The Vast of Night
29th May 2020 (Amazon Prime Premiere)
In the twilight of the 1950s, on one fateful night in New Mexico, young switchboard operator Fay and charismatic radio DJ Everett discover a strange audio frequency that could change their small town and the future forever.
Sierra McCormick, Jake Horowitz, Gail Cronauer
Picture this if you will: a small New Mexico town. The 1950s. A clear night in an ordinary setting. The unsuspecting residents are attending a hotly contested high school basketball game. Young Switchboard operator Fay (Sierra McCormick) and local radio host Everett (Jake Horowitz) leave early to begin their shifts. It starts off like any other evening. But over the course of the next few hours, their paths will once again intertwine over a strange sound being broadcast over the airwaves. Together, they investigate the origin of intrusive noise and discover startling revelations from some of the townsfolk who claim to know its source.
The Vast of Night requires you to listen. Probably even more so than it does for you to watch. It’s a film that focuses on radio and audio recording. Even more impressive, then, that you’ll find it hard to look away. It uses an uncommonly high number of static long takes and lengthy monologues to hold your attention. There are even times where the picture goes black, leaving only the audible contents of a phone call. Fortunately, script writing duo James Montague and Craig W. Sanger have cooked up an absorbing dialogue-driven tale shrouded in mystery that you’ll want to lean closer in to hear every word.
Despite its use of extended scenes of motionless camerawork, The Vast of Night isn’t without its visual flair – for better or worse. A mightily impressive one take sequence which takes us from Fay’s switchboard shack, through the town to the basketball game and finally to Everett’s radio station is effortlessly smooth. The whole picture is framed as if it was an episode of a show called Parallel Theatre, a Twilight Zone-style series too. Personally, I felt it didn’t need to keep reminding me of this by infrequently stylising shots as if they were being screened on a black-and-white TV. It took me out of the moment and slightly undoes the steadily increasing tension.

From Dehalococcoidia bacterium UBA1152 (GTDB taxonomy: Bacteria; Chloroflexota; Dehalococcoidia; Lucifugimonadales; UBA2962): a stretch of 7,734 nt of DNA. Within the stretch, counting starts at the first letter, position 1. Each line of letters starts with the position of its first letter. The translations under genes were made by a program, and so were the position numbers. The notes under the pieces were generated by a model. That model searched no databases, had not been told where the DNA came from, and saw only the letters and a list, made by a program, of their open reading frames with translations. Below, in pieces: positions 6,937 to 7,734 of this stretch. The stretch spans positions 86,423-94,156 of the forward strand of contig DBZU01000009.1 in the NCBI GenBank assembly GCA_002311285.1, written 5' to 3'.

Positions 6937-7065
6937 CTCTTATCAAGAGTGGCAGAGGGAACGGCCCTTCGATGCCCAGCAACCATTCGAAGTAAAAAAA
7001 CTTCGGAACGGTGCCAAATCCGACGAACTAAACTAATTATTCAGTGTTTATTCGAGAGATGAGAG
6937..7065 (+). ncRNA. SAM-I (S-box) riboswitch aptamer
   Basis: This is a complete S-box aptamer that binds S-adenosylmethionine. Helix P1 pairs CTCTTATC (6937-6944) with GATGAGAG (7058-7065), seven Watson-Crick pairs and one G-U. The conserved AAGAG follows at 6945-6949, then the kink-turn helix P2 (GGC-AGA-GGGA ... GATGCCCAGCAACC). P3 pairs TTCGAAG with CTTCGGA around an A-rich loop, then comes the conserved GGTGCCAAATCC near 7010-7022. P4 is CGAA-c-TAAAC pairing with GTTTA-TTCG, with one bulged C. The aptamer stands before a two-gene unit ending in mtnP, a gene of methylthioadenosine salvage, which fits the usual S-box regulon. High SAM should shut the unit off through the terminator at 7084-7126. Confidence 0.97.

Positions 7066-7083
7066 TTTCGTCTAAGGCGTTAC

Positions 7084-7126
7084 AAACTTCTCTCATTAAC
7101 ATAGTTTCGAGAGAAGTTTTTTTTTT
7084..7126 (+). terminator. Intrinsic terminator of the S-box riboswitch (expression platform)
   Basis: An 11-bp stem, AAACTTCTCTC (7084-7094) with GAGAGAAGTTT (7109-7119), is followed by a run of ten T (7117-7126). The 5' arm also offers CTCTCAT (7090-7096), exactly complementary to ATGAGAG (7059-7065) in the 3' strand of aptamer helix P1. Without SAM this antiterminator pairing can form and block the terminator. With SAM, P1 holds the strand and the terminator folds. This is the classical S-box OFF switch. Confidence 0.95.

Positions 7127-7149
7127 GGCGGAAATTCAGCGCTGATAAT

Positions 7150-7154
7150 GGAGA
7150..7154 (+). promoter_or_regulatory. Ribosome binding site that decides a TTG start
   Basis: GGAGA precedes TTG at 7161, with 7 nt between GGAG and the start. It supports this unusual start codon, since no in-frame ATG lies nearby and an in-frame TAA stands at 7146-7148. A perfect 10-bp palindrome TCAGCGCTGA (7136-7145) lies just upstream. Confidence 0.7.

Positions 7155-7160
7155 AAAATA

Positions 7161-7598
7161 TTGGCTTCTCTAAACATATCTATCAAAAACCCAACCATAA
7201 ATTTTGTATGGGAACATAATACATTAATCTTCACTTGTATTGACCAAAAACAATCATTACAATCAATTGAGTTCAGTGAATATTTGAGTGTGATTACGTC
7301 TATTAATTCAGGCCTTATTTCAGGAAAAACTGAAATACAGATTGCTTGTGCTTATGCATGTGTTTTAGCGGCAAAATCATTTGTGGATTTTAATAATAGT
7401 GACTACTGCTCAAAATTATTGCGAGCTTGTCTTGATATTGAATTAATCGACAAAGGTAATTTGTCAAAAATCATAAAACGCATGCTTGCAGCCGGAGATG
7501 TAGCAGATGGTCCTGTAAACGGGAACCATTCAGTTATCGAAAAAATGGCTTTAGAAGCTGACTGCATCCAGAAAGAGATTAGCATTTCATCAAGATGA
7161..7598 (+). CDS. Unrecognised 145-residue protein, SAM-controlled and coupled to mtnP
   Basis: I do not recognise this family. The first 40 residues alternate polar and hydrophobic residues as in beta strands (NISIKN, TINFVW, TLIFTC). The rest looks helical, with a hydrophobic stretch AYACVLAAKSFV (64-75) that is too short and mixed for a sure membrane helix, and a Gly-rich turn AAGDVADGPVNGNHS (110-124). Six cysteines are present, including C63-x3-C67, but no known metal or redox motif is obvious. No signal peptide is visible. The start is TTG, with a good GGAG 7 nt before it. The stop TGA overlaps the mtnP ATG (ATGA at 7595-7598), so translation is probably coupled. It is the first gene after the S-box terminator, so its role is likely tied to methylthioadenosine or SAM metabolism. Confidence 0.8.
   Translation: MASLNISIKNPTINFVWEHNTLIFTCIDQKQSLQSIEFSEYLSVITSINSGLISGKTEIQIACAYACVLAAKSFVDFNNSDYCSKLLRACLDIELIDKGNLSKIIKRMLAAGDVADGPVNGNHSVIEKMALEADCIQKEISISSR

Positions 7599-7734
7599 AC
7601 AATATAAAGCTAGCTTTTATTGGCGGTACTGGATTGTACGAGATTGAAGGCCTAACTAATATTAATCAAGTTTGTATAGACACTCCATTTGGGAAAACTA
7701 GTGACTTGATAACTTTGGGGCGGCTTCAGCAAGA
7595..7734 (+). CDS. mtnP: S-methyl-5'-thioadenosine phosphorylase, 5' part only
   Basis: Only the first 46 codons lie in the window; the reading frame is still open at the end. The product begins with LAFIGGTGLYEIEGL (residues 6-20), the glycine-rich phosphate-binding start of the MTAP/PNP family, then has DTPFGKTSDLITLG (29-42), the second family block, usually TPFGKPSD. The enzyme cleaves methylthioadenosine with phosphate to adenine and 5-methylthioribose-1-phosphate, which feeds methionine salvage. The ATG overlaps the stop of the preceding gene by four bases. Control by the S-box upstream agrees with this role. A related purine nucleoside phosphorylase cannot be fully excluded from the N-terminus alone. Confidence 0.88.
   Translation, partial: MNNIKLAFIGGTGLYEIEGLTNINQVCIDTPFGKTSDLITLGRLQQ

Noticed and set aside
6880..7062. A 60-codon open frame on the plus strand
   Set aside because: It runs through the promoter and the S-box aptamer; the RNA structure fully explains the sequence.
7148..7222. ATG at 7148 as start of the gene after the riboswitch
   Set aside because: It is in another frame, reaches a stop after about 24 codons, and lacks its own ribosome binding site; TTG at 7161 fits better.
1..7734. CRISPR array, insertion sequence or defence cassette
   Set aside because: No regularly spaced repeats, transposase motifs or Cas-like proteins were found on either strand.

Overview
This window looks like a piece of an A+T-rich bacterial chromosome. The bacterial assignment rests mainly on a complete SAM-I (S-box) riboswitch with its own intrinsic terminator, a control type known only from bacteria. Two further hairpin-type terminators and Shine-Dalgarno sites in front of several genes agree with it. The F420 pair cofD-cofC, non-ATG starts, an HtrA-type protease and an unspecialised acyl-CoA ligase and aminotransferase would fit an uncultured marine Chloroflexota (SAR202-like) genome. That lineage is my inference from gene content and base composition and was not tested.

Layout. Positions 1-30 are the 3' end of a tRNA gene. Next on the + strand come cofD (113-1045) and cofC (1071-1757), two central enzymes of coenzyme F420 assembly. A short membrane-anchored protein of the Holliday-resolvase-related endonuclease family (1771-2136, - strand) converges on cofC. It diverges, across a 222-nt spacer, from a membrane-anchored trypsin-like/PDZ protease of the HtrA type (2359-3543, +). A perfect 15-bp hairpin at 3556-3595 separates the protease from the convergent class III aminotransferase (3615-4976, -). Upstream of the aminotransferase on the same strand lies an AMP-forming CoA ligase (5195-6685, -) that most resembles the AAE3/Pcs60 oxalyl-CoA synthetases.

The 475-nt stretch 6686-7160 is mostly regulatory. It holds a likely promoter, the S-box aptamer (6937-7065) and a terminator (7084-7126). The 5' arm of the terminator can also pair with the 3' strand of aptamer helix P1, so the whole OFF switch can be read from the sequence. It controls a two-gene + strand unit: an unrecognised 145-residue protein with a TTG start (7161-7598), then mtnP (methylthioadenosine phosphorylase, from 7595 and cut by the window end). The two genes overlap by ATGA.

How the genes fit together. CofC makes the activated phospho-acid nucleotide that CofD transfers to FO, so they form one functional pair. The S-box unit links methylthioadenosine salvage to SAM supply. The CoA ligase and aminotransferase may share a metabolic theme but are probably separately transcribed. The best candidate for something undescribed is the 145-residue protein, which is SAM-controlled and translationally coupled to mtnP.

There are absolutely no complaints when it comes to The Vast of Night‘s casting choices though. It’s an exceedingly small list of key players, but they all make a huge impact. Sierra McCormick is simply wonderful as the excitable technology optimist Fay and Jake Horowitz is pleasantly irritating as the motormouth Record Jockey Everett. He’s kind of a jerk, with a know-it-all attitude. But Horowitz knows when to throw in a cheeky wink and smile to prevent him from being completely unlikable. Credit must also go to Gail Cronauer as elderly inhabitant Mabel, who relays her desperately sad life story to the pair.
It’s a little disappointing then that The Vast of Night switches up its ‘less is more’ approach for the finale and lifts the veil on its mystique. For me, it worked so much better when there were more implied themes and outcomes than definitive answers. Nevertheless, it remains a smart and captivating small-scale science fiction picture which would work just as well as a radio play.
The Vast of Night is now available to stream through Amazon Prime Video
Superb sound design and focus on listening rather than watching
Friendly chemistry of leads
Insistence of reminding that it's a 1950's TV Show episode
Definitive ending removes the mystique